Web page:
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Bertolucci gets controversial again in the ode to irrational passions The Dreamers.

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Yes, ladies and gentlemen, Bernardo Bertolucci’s new film, The Dreamers, is rated NC-17, and it’s rated NC-17 for a reason. There are genitalia on display, and masturbation, and menstruation, and drug use, and intimations of incest, and intertwined thrusting bodies. It is not for those who still have a lot of growing up to do.


Which is a bit ironic, because it is really about those who still have a lot of growing up to do.


When a film draws attention for controversial content, it’s easy to talk about nothing but the controversy (see also: Passion of the Christ, The). But there’s a lot more going on in The Dreamers than taboo body parts, and what the characters occasionally do with them. Working from Gilbert Adair’s adaptation of his own novel, Bertolucci has crafted an ode to a certain kind of youthful fervor. And the real surprise is that it’s not nearly as sentimentally sympathetic as one might expect.


That doesn’t mean that there’s not affection in this flashback to tumultuous 1968 Paris. A 20-year-old American student named Matthew (Michael Pitt) is studying there, though he prefers to spend as much time as possible soaking up films in the Cinematheque. It is there that he meets Isabelle (Eva Green) and Théo (Louis Garrel), twin siblings who seem to take to Matthew as quickly as he takes to them. When their parents go on a holiday, Isabelle and Théo impulsively invite Matthew to come stay with them—where he soon comes to realize that impulse is pretty much their default behavior pattern.


There are other unique behaviors Matthew finds odd—like the twins’ curious fondness for sleeping together naked—but he’s drawn to them by their shared passions. They engage in sharp disagreements over the relative merits of Chaplin vs. Keaton, or Clapton vs. Hendrix. They dip their toes into the growing labor unrest and socialist student movements. And they dive into a complex brand of ménage-a-trois that grows both deeper and more awkward with each passing day.


The throbbing heart of The Dreamers—and what ultimately makes it vividly compelling—is the understanding it displays toward being a certain age. Matthew, Isabelle and Théo are incarnations of everyone’s college-age years, when everything is felt intensely and nothing seems to matter more at the time than winning an argument about social policy or pop culture arcana (often while either drunk or stoned, if not both). No subject—cinema, politics, music, sex—is approached with equanimity. With pitch-perfect realization and solid performances by the three principals, The Dreamers deposits you in the world of 20-somethings who live their lives as a series of exclamation points.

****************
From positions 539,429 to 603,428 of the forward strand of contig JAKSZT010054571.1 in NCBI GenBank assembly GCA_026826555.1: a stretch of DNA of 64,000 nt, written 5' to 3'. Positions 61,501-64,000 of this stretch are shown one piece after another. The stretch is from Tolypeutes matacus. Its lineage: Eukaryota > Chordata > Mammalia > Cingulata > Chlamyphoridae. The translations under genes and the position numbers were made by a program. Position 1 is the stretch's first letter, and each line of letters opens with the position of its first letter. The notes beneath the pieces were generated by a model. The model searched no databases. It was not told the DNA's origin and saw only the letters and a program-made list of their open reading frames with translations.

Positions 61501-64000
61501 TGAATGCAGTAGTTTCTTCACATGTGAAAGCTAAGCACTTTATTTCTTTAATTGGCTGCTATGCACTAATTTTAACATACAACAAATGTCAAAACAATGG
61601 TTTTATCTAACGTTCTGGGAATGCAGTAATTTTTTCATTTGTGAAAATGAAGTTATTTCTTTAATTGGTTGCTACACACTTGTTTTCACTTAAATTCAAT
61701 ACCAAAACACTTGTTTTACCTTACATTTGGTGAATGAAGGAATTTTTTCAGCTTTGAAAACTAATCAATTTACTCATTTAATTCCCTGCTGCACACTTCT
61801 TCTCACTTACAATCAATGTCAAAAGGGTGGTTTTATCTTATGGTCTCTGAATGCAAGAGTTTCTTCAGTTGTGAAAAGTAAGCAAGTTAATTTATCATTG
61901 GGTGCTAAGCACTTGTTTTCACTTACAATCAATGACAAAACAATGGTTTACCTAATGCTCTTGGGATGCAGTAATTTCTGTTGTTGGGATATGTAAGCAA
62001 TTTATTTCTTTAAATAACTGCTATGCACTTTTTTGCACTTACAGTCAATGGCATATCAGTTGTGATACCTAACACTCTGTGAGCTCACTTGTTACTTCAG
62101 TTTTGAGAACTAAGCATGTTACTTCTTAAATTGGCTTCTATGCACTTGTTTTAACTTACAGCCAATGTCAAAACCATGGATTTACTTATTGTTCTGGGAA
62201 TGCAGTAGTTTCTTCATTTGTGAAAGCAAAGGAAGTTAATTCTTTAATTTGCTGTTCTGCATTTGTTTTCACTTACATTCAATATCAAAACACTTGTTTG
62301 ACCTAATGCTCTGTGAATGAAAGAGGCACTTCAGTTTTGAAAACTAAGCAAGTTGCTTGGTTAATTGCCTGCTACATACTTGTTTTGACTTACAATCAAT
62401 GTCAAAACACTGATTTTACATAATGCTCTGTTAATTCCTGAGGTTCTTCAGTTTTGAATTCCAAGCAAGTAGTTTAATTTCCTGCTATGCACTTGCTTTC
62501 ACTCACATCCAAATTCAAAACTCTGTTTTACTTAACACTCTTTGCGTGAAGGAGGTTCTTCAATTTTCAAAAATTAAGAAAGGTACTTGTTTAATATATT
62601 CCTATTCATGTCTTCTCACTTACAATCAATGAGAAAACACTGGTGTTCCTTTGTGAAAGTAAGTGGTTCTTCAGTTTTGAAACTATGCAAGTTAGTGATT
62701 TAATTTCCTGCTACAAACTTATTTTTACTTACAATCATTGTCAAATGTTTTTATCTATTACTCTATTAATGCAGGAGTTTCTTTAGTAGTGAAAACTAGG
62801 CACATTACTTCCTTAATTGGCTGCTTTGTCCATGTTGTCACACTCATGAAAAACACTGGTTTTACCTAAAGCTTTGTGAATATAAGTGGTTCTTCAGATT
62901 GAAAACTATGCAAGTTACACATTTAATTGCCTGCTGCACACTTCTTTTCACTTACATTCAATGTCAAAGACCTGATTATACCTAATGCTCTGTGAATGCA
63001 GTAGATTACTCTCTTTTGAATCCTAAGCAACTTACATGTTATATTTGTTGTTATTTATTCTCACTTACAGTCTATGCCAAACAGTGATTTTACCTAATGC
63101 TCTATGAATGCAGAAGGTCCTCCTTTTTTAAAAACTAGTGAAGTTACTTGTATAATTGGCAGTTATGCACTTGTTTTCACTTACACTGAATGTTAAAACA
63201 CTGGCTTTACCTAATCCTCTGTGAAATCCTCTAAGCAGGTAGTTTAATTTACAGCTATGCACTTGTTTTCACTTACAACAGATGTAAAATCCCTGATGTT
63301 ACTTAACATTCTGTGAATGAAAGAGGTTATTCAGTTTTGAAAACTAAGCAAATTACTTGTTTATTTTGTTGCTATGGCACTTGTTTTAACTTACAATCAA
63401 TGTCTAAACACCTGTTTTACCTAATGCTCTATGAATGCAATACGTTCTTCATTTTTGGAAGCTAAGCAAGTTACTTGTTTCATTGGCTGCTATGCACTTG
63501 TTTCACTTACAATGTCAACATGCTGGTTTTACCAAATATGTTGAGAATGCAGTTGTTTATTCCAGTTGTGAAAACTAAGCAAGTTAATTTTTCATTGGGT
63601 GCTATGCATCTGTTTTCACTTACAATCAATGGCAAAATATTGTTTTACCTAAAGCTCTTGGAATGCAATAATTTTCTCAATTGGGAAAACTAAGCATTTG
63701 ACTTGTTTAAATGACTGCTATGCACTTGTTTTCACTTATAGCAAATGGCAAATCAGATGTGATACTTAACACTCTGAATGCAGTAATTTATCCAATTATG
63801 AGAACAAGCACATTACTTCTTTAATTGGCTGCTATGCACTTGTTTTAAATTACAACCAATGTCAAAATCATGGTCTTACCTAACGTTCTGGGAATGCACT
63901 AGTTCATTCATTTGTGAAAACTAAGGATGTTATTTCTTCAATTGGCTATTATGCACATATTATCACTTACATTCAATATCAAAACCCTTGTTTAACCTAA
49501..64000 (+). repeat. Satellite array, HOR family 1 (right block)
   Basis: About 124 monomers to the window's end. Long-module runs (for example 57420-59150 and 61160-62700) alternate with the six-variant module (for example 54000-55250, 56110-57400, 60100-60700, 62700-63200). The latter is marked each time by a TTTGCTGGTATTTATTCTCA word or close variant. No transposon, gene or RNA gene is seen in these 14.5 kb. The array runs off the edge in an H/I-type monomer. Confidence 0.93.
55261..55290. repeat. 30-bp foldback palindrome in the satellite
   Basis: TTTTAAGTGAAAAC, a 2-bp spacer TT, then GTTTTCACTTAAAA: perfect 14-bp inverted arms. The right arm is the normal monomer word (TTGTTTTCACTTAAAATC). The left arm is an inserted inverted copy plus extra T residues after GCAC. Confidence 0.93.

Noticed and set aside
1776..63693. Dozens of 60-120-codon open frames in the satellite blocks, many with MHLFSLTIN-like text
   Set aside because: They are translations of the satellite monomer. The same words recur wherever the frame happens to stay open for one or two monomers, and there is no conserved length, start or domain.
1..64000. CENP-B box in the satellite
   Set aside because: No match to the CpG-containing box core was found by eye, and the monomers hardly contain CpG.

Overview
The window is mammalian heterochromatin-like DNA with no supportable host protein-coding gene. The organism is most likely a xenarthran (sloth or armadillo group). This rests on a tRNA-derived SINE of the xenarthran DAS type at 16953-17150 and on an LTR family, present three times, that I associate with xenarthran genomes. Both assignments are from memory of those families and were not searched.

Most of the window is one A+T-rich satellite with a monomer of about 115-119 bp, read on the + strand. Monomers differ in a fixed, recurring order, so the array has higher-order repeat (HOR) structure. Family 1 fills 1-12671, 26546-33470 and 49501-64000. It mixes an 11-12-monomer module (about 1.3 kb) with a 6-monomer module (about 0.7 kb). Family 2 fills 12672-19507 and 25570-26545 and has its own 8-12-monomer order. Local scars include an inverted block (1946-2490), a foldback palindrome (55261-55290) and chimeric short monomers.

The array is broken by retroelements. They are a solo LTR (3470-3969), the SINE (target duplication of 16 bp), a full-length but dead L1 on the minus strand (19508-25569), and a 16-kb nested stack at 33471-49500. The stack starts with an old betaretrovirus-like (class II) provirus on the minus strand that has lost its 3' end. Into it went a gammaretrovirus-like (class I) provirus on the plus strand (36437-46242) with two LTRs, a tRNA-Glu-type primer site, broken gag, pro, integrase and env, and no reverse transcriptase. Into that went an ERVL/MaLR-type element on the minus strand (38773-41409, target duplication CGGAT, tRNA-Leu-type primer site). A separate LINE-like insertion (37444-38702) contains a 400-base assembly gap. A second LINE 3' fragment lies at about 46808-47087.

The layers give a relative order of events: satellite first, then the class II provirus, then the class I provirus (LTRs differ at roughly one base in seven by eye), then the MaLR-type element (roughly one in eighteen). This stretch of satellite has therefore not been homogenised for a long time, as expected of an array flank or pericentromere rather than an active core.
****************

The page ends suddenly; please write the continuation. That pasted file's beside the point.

Yet while Adair and Bertolucci understand that fleeting moment, they don’t exactly celebrate it. Matthew observes the strange relationship between Isabelle and Théo as a kind of arrested pre-pubescent exploration spilled over into adulthood, and eventually comes to question—sometimes spelled out too literally in the dialogue—whether all the bold talk amounts to anything. The Dreamers may be the ultimate artistic expression of looking back on one’s early adulthood with a chuckle, a shake of the head, and a sigh of, “I can’t believe we thought we knew everything.”


It’s a bit startling to find Bertolucci, a lifelong socialist, looking with a somewhat cynical eye on the idealistic fancies of his characters. By the time the film draws to a conclusion—with Edith Piaf’s refrain of “Je ne regret rien” (I don’t regret anything) playing somewhat ironically over the closing credits—The Dreamers demonstrates a certain resignation that growing up means abandoning marches with banners or staying in one room making love for days at a time.


Speaking of which, just in case you missed the point, there is explicit sexual content in the film. Bertolucci doesn’t soft-pedal a scene of deflowering, or hide all the naughty bits discretely. And there’s no way to stop people from assuming that means The Dreamers is de facto pornography, even though its entire purpose is to show impulsive action giving way to mature reflection. Perhaps Bertolucci is still idealistic enough to hope that audiences can grow up enough to grasp the concept of a movie for grown-ups about the messy process of growing up.

THE DREAMERS, *** , Michael Pitt, Eva Green, Louis Garre, Rated NC-17

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